Time to stick a fork in the AT&T-T-Mobile deal?
Executives at AT&T attend a news conference where it was announced that AT&T Inc. will be buying its wireless rival T-Mobile USA from Deutsche Telekom AG for $39 billion in cash and stock on March 21, 2011 in New York City.
No one ever expected the sale of T-Mobile to AT&T to be a smooth operation or a quick one. But some recent developments may point to a looming conclusion that AT&T will not like.
AT&T has withdrawn its application to the Federal Communications Commission for approval of the acquisition. It will have to resubmit a new application down the line if the deal is ever to be finalized, but the company says it's now concentrating on fighting a lawsuit from the Justice Department, which seeks to block the deal for being anti-competitive. At the same time, AT&T says it's writing down the $4 billion it would need to pay T-Mobile's parent company Deutsche Telekom in the event the deal does not go through.
Kevin Werbach is an associate professor of legal studies and business ethics at the Wharton School at the University of Pennsylvania. He says the deal is dead. Why? "Well, the deal is dead because the deal has to be reviewed," he says. "Any major merger gets reviewed by the Justice Department and the telecom deal also gets reviewed by the FCC. It's not the norm for the Justice Department to challenge a deal. Most of the time, even with significant mergers like some of the recent ones like Comcast and NBC or Google some of the recent acquisitions it did with DoubleClick and ITA, the Justice Department or the FCC put conditions on the merger, but then allowed them to go through. So, for the Justice Department to stand up and to block it, while that's not definitive, usually leaves the deal to be abandoned."
But if there's a trial, there's still a chance for the deal to get worked out. Gus Hurwitz is a former attorney with the Department of Justice's Antitrust Division and currently a research fellow at the University of Pennsylvania Law School's Center for Technology, Innovation and Competition. He says, "The parties are right now going through a substantial and pretty contentious pre-trial motion phase where they're in discussions with the judge over how many witnesses each side will be able to present at the time of the trial and other details like that and it looks as though both sides are really fighting it out, so this could be a really tough trial."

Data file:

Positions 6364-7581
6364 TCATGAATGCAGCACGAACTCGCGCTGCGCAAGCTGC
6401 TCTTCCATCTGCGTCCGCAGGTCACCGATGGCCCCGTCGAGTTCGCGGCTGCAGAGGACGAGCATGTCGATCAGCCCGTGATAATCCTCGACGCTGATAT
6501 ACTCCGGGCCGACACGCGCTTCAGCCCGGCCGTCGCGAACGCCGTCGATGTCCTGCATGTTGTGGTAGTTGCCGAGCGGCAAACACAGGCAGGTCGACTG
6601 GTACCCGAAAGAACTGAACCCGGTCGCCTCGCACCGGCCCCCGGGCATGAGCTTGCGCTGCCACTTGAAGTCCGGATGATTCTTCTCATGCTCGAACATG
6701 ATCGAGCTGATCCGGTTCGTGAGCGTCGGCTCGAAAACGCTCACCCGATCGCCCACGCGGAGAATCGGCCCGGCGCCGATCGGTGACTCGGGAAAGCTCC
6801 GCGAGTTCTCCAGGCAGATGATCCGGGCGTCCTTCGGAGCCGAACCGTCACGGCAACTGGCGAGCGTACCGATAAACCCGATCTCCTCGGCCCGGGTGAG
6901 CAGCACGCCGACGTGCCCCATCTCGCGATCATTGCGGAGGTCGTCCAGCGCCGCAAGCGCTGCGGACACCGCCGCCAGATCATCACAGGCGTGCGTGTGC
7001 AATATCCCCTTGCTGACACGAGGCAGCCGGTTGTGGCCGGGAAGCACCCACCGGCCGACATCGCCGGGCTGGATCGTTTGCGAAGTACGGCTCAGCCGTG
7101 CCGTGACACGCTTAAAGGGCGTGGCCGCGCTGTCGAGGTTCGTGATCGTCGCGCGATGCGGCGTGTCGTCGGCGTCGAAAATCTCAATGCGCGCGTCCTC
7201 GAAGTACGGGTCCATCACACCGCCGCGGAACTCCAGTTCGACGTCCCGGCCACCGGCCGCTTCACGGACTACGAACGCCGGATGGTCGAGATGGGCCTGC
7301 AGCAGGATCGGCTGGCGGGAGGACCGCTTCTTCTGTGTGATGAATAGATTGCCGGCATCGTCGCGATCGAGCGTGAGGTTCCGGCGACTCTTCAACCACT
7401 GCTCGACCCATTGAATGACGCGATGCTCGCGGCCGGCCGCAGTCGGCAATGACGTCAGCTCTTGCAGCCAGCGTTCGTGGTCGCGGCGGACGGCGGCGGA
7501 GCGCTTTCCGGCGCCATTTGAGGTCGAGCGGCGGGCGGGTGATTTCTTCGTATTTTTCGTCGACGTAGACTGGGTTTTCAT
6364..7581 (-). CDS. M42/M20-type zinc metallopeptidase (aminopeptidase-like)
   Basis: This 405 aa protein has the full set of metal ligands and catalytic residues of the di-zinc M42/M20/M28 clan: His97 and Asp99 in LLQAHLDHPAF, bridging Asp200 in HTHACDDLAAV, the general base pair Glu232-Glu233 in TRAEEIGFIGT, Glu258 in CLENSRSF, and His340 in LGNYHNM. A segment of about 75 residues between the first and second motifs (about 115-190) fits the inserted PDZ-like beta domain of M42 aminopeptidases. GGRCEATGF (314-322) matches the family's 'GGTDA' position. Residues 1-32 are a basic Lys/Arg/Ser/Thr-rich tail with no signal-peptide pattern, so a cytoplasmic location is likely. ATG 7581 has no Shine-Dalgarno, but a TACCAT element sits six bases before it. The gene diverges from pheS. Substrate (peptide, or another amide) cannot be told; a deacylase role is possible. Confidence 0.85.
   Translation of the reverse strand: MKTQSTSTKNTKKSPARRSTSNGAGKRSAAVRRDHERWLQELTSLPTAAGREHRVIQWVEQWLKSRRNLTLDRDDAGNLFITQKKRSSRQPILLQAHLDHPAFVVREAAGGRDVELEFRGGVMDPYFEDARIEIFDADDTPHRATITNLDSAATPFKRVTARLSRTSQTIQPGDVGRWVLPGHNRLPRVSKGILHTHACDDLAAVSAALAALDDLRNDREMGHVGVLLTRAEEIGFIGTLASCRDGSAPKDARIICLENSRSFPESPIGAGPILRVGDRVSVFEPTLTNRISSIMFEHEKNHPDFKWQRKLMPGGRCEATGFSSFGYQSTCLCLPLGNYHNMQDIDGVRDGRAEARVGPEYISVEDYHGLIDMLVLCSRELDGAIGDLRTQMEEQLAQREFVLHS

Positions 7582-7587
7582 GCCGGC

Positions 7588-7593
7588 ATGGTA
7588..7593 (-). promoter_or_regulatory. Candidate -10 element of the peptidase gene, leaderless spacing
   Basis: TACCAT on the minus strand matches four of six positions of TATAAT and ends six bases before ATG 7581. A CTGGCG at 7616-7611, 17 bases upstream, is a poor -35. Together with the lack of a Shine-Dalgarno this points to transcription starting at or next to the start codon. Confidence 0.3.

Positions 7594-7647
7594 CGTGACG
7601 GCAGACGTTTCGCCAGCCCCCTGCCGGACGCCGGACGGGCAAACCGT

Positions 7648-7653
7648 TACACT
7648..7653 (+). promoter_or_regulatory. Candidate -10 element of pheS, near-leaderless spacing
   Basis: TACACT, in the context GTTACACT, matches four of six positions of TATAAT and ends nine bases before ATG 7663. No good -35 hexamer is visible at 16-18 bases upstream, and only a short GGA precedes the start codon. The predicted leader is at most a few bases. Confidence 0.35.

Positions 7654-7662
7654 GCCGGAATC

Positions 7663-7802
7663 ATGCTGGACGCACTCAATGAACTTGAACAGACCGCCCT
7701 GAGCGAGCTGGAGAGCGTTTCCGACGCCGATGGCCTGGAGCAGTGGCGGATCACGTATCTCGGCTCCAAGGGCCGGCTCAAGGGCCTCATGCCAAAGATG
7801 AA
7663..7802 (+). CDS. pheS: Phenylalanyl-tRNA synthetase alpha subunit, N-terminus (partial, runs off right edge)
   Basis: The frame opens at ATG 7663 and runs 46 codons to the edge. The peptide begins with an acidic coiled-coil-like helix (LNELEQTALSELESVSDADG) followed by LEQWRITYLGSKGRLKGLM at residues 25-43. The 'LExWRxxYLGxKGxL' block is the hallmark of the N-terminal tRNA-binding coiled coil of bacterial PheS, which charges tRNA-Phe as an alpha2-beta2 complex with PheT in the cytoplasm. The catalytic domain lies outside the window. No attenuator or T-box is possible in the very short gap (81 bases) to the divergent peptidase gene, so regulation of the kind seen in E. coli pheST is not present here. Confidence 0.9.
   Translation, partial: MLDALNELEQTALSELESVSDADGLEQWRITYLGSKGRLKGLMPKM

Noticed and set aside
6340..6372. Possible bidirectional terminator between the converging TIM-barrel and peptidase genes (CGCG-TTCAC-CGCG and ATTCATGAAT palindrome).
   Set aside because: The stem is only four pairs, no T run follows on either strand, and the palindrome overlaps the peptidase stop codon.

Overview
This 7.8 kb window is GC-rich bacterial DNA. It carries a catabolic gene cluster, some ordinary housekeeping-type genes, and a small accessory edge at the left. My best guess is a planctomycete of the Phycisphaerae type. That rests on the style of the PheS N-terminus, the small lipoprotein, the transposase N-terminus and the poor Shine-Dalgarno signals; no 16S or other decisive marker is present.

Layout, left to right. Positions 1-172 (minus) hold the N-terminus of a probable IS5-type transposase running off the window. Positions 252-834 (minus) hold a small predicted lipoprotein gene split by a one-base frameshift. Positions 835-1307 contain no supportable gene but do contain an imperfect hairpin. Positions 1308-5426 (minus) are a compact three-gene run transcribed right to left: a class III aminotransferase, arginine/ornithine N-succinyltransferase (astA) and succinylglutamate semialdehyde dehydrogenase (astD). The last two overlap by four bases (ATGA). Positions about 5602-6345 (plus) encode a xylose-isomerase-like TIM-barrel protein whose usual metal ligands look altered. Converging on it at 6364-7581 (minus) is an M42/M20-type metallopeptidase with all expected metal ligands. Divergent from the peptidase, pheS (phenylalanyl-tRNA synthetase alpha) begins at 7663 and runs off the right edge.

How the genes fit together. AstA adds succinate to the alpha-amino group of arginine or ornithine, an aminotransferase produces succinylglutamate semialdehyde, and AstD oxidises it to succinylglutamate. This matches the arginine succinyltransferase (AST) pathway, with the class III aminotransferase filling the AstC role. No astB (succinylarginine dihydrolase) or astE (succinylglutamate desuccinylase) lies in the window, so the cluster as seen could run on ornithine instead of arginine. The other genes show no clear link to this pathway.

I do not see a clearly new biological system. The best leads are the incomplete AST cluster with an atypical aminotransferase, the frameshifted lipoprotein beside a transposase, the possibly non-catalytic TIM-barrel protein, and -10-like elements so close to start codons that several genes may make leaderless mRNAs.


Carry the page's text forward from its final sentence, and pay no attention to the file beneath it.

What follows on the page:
When the trial is finally fought in February, Werbach says it will come down to "how competitive is the wireless market today and how sustainable is it? One of the arguments that AT&T and its supporters made for the deal was that T-Mobile is not sustainable as a competitor anyway, so this kind of consolidation of the market is going to happen one way or another. That's an open question now. If the deal doesn't go through, or if another approach needs to be taken, then we'll see to what extent T-Mobile morphs into something else, or some other potential acquirer gets involved in the mix. Deutsche Telekom, which is the German company that's the owner of T-Mobile, has already said they intend to get out of the market."
So if you sign up for T-Mobile, your bill might not say AT&T on it in the long run, but it might not say T-Mobile either.
Also on today's program, some researchers in Michigan are planning to turn beetles into cyborgs. The cyborg-beetles would use energy created by their animal selves to power the equipment strapped on to them with tiny backpacks. Also they'll have brain implants that make them do our bidding. I don't understand the world we're entering into.